Was Captain Holly Graf's behavior overlooked because she was a woman? That's a question that arose soon after the story broke.
Mark Thompson in a Time Magazine article makes the case.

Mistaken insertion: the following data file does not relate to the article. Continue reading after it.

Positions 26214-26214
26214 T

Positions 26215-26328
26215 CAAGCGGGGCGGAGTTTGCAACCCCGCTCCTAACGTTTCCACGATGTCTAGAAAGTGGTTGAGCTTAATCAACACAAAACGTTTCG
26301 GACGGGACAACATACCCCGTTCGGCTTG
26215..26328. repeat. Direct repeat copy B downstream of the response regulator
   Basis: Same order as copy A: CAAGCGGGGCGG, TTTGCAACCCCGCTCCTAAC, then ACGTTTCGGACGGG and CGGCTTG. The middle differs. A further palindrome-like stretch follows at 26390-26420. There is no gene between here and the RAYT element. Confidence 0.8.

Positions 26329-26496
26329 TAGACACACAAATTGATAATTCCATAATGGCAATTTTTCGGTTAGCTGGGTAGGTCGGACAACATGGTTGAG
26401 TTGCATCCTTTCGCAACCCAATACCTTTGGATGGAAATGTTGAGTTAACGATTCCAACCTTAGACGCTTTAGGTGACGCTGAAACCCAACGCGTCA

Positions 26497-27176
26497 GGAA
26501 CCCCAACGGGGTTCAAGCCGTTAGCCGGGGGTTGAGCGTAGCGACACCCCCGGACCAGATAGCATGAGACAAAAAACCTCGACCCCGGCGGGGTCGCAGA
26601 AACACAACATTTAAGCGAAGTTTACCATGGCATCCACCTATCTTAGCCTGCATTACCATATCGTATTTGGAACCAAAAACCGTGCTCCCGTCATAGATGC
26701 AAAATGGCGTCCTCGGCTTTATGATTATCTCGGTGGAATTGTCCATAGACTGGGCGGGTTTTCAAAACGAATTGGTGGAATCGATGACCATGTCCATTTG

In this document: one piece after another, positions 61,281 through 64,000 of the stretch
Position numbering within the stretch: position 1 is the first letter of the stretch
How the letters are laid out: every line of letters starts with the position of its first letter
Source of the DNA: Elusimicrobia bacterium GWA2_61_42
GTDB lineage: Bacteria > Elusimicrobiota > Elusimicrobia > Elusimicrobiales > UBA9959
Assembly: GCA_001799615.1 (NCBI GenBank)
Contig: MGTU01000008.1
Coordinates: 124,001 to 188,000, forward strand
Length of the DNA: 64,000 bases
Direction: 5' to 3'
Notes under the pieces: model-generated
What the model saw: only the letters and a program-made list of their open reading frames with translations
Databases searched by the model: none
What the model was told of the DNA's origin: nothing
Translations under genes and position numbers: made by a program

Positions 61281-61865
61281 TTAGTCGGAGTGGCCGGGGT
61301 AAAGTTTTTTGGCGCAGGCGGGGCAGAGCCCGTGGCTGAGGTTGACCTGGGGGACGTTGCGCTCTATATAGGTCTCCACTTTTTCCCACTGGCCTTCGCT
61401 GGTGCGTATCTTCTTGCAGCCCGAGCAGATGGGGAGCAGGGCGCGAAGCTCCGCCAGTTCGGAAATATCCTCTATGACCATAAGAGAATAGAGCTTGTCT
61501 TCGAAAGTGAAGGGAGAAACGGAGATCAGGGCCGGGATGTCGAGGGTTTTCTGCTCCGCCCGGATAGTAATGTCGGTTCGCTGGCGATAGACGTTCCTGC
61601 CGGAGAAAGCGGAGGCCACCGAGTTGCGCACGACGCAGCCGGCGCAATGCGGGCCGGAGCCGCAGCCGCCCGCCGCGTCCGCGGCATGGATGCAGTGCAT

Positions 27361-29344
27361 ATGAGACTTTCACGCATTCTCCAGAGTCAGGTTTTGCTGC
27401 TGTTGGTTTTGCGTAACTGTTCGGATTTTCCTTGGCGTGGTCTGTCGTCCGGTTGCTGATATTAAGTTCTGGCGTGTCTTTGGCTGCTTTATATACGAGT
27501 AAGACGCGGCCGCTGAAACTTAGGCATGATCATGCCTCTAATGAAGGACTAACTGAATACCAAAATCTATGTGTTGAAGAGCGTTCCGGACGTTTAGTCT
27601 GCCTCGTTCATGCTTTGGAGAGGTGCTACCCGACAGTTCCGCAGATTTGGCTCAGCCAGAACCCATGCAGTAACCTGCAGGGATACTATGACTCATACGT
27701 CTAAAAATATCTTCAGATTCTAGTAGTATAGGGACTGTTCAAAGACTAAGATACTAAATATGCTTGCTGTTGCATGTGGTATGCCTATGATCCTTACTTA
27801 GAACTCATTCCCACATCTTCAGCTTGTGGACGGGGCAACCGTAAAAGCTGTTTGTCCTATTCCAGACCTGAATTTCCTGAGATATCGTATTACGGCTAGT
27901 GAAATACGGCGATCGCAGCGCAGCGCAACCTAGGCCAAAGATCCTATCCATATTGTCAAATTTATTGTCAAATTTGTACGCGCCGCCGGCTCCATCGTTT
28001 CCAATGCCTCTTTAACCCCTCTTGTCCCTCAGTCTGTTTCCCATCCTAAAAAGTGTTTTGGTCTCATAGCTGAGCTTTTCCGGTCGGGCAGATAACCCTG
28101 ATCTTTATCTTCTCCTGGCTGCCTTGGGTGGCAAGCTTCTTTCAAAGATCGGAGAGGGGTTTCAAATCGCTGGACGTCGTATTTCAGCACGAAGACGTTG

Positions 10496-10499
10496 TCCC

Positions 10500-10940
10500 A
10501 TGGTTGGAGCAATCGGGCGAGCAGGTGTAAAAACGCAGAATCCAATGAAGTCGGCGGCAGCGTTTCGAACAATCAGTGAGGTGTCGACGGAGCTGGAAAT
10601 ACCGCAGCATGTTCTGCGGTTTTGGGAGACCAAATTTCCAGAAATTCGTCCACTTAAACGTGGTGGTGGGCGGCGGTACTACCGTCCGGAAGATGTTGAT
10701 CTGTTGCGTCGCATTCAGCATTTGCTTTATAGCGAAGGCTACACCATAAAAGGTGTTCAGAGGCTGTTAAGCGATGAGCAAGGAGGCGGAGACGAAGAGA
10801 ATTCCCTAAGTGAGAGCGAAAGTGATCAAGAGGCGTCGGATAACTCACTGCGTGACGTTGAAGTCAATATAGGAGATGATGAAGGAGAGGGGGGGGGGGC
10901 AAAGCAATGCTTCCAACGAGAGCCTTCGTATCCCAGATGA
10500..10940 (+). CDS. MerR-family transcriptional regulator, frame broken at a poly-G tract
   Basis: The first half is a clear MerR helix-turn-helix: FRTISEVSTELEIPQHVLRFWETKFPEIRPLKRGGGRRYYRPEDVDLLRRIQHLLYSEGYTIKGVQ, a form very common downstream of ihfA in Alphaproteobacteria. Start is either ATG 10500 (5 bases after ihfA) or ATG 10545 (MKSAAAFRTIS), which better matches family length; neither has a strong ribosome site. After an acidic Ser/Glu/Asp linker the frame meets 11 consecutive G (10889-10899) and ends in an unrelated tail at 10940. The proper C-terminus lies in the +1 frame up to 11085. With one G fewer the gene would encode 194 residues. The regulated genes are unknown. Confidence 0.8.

A better explanation is that the Navy failed to move on Graf earlier not in spite of her gender but because of it. Following the Tailhook scandal — in which Navy aviators assaulted dozens of women at a 1991 convention — the service rushed women to sea to show it was no longer locked in the Dark Ages. The service was under political pressure to diversify its leadership, and Graf was part of the answer: the first woman to command both a destroyer and a cruiser. Some veterans believe Graf needed more time to prepare for those commands. "I have some sympathy for her," says Nicole Waybright, a young female officer who served with Graf on the Wilbur Curtis. "The Navy felt under pressure to take a woman and put her on the best and most complicated tactical platform," Waybright says. "But she didn't have much experience on it." Some rookies could have stepped up to that challenge, she adds, but not Graf. "She was," Waybright says, "a terrible ship handler."